Interestingly enough, the bible does tell us that there are actually two types of life and death that a person can experience. Let us first examine the two deaths. Continue reading

Were there drunk people at the wedding when Jesus turned water into wine?

Some co-workers and I were opining on the second chapter of John in a recent bible study that I participated in, when I uttered my contentious observation that the feast governor’s speech in John 2:10 seems to imply that there were intoxicated people at the wedding. Most of the bible study participants disagreed with my observation and instead claimed that there was no such implication given by the verses in question. Now, in a logic course that I took a while back, I remember the instructor saying that If you cannot translate an English sentence into a proposition’s categorical form then you really don’t know what the sentence means. This does make sense if you think about it; after all, a proposition is the simplest unit of thought. When you convert what is being said into propositions, you are clarifying and simplifying the contents of each sentence. Continue reading

Will God Ensure that Everyone gets a Chance to Hear the Gospel—Even the Aborted Baby?


Unless otherwise noted, all verses below are taken from the King James Version of the bible.

Election According to Foreknowledge is the Key!

Was the Gospel, as the Bible claims, really preached to every creature which is under heaven? Or should we, like many other Bible teachers, conclude that these words spoken by Paul are merely hyperbole? Curiously, one way to confirm the seriousness of this claim lies in one’s understanding of the doctrine of election. According to the Bible, before Christ created the world, He wrote down the names of several people in His [i.e. the Lamb’s] Book of Life (Revelation 13:8; 3:5; 17:8, 20:15; Luke 10:20, Ephesians 1:4; 2 Thessalonians 2:13-14). It turns out that this book contains the names of all those who are considered ‘elect.’ Elect is a term which refers to those persons whom God has chosen ahead of time to inherit salvation. In Bible verses such as 1 Peter 1:2 and Romans 8:29, the Bible tells us that God’s choices about who to elect were based upon His foreknowledge or His knowledge-known-ahead-of-time. This is what is known as the doctrine of election.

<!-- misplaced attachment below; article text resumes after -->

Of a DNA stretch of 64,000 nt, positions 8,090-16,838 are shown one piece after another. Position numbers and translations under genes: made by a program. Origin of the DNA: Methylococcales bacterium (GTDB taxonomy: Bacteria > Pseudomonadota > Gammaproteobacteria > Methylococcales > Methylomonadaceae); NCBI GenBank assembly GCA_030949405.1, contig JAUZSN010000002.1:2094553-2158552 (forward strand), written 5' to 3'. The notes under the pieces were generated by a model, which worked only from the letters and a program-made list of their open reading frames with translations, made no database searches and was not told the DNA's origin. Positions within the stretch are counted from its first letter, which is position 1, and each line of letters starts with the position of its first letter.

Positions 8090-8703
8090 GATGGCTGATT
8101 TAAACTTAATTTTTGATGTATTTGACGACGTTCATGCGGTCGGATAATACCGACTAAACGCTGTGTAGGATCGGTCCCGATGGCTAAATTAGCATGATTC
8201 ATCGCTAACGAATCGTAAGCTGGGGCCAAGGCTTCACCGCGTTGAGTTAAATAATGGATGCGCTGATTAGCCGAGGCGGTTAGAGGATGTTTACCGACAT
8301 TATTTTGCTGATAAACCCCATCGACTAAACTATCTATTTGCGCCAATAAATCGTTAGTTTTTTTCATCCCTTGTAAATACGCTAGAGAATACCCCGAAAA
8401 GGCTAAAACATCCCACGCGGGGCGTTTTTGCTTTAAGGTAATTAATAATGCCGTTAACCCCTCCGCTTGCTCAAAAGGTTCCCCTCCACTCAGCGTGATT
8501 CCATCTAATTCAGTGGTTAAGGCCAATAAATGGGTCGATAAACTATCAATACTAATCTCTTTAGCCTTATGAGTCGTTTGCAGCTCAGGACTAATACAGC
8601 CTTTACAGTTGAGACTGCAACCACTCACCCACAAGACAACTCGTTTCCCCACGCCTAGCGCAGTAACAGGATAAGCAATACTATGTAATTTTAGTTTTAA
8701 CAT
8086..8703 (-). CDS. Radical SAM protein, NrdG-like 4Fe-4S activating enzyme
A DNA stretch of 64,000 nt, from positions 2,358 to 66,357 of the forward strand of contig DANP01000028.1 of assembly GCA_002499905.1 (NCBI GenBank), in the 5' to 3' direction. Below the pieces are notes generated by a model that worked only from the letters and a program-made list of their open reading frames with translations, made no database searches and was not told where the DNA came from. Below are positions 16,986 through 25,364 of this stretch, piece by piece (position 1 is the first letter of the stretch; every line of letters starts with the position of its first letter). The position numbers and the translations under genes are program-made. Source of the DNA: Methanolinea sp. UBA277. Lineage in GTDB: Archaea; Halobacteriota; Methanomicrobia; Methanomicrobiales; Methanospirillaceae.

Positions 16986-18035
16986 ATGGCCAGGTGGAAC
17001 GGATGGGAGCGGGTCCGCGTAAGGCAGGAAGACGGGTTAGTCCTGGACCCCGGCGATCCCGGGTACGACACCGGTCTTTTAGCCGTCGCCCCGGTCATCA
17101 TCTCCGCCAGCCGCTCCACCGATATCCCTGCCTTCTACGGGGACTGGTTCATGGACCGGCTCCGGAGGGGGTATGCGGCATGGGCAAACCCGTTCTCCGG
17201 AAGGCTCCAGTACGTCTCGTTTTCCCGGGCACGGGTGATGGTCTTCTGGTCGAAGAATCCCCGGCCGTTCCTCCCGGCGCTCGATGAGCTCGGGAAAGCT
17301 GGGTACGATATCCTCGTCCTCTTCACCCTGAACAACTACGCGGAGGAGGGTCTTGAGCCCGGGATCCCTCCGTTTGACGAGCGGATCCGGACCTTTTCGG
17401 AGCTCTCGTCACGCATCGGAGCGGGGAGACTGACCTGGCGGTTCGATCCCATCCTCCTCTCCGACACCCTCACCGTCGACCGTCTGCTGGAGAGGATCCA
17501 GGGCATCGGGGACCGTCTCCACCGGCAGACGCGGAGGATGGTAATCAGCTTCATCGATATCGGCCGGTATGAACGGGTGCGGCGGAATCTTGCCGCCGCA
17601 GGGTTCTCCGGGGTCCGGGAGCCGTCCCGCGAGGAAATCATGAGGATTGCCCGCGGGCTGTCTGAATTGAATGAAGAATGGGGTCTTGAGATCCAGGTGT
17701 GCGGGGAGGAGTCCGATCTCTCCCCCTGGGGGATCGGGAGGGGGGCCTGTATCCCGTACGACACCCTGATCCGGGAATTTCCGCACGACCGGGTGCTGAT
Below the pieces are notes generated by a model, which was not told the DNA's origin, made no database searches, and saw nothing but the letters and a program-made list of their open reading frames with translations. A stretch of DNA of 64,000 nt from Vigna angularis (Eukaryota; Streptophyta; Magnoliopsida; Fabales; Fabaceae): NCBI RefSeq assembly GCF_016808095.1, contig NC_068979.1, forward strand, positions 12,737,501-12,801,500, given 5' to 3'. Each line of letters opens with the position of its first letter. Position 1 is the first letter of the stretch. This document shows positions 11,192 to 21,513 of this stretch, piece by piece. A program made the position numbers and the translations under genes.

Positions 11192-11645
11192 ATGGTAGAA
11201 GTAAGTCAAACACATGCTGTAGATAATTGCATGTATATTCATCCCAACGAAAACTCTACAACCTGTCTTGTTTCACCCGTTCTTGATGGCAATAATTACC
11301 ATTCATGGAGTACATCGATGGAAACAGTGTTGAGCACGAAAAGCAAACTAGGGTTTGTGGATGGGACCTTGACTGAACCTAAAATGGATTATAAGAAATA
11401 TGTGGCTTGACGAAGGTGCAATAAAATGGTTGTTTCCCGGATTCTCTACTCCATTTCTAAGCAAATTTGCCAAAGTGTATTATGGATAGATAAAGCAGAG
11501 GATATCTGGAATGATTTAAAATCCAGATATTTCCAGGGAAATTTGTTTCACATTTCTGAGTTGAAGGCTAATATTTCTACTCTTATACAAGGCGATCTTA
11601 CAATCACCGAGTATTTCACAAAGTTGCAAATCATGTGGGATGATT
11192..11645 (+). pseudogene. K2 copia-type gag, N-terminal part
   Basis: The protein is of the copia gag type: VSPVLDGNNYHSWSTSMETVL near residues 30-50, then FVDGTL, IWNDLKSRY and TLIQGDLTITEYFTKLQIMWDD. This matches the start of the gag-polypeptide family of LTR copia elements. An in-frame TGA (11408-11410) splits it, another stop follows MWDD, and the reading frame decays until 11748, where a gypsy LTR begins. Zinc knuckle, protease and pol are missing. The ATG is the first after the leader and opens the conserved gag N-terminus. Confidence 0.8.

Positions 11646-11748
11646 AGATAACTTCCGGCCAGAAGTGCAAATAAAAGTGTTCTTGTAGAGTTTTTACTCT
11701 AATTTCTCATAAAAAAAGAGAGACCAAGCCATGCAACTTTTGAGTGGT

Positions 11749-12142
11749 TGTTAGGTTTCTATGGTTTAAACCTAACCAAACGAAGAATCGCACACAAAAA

(Also see What Does The Bible Mean By Election?Elect according to the foreknowledge of God & Fore knowledge is a Condition)

Elect according to the foreknowledge of God the Father, through sanctification of the Spirit, unto obedience and sprinkling of the blood of Jesus Christ: Grace unto you, and peace, be multiplied. (1 Peter 1:2)

For whom he did foreknow, he also did predestinate [i.e. elect] to be conformed to the image of his Son, that he might be the firstborn among many brethren. (Romans 8:29)

But what exactly did God know ahead of time and how does this foreknowledge fit into God’s rationale for choosing one person but not another? The Bible tells us that God is not a respecter of persons (Deuteronomy 10:17; Romans 2:11, Acts 10:34) so we know that God’s foreknowledge has nothing to do with one’s physical appearance, nationality or one’s efforts of any sort. If Hebrews 11:6 is right regarding the claim that God rewards those who diligently seek Him, then the only logical and biblical conclusion regarding the criteria which God used when choosing His elect is faith (i.e. whether a person, if given the chance, would obey the gospel). Continue reading